By Adam Hoge-

(CBS) — Jay Cutler might be the most coveted pending free agent quarterback on the Bears’ roster, but he’s not the only one.

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Backup Josh McCown undoubtedly increased his value by posting a 109.8 passer rating in seven games while filling in for Cutler. How much McCown increased his value remains to be seen, but it’s fair to think he’ll command more than the minimum-salary benefit deal he’s currently playing under.

A report Sunday detailed the minimum-salary benefit deal McCown signed with the Bears in the offseason and warned that the team could end up “looking pound foolish” for “being so pennywise with McCown.” The idea behind that thinking is based on the collective bargaining agreement, which restricts a team from extending a minimum-salary benefit player to anything more than a one-year deal at the same level.

Essentially, now that McCown is worth more, the Bears can’t extend him until he hits the open market and other teams have a crack at him, too.

Based on that information alone, sure, the Bears look foolish for not giving McCown more money and protecting their right to extend him at a higher level before he hits the open market. The report correctly points out that if the Bears had given McCown just one more dollar, they would have protected that right.

But we’re talking about one dollar in the NFL. Don’t you think there’s a good reason why the Bears didn’t give McCown that extra dollar?

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Based on the cap rules regarding a minimum-benefit salary deal, the cap figure for qualifying veterans is the second year minimum of $555,000. That’s McCown’s cap number, even though his base salary is $840,000. If the Bears had signed McCown to $840,001, his cap number would have been $840,001, so essentially the Bears saved themselves $285,000 in cap space by signing McCown to the deal they did. Overall, the Bears have seven minimum-salary benefit players on their roster, which is saving them nearly $1.5 million in cap space (some of those deals are prorated).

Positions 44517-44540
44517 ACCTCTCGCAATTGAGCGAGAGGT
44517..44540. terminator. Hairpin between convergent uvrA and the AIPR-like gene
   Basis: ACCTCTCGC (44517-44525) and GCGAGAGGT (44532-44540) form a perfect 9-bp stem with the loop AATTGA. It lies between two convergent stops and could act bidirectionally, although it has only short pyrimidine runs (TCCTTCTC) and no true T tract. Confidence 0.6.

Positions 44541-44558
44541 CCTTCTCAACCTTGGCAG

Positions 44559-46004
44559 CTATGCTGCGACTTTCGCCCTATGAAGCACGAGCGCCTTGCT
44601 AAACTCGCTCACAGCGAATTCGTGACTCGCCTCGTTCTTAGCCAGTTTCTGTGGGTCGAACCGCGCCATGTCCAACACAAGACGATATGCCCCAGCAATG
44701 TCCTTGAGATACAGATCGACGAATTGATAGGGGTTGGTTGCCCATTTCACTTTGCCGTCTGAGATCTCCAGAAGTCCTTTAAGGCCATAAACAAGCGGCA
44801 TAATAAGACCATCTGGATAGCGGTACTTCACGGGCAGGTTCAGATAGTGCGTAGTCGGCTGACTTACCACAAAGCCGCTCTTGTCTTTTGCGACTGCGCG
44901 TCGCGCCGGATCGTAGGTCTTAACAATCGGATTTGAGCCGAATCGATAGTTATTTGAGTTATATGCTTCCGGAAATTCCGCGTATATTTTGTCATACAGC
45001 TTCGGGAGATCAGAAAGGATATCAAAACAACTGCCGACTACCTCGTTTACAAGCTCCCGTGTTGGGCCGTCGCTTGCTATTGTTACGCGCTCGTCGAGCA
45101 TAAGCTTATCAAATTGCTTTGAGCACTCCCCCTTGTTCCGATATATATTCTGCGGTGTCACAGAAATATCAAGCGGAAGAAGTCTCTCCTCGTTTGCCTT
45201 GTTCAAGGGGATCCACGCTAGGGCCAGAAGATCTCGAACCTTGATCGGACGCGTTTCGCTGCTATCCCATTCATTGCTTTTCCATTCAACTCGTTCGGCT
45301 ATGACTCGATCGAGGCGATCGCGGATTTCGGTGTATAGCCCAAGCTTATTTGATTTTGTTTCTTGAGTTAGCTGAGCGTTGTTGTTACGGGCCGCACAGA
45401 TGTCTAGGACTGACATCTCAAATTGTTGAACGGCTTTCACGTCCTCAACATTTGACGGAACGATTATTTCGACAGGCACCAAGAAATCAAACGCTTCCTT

The Bears knew all offseason that they were going to be up against the cap this year, so deals like McCown’s gave them the flexibility they needed to be able to sign a guy like defensive tackle Jeremiah Ratliff mid-season when injuries hit. That’s far from foolish. It’s the opposite of foolish.

And it should also be pointed out that McCown has signed five separate minimum-benefit salary deals with the Bears in his career and they were the only team to offer him a contract in 2013. Why would the Bears offer more money to a 34-year-old backup when they needed the cap space and that was the market value for McCown?

Plus, the Bears can still negotiate with McCown before he hits the open market, they just can’t sign him to a multi-year extension until the new league year. That’s important. They still have exclusive negotiating rights during that time — no other team can have discussions with him until the start of free agency — but they can still make him an offer. McCown would just have to wait until the start of the new league year to sign the dotted line.

Granted, that still likely means the quarterback’s value will be driven up and how far it goes up might take the Bears out of the picture, but given McCown’s age and appreciation for his current situation in Chicago, it would be silly to simply assume the backup quarterback won’t be in a Bears uniform next season.

Either way, the Bears’ decision to sign him to a minimum-salary benefit deal was certainly not foolish. For a 34-year-old backup with no other offers on the table, it was simply logical.

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Adam Hoge covers the Bears for and is a frequent contributor to 670 The Score. Follow him on Twitter at @AdamHoge.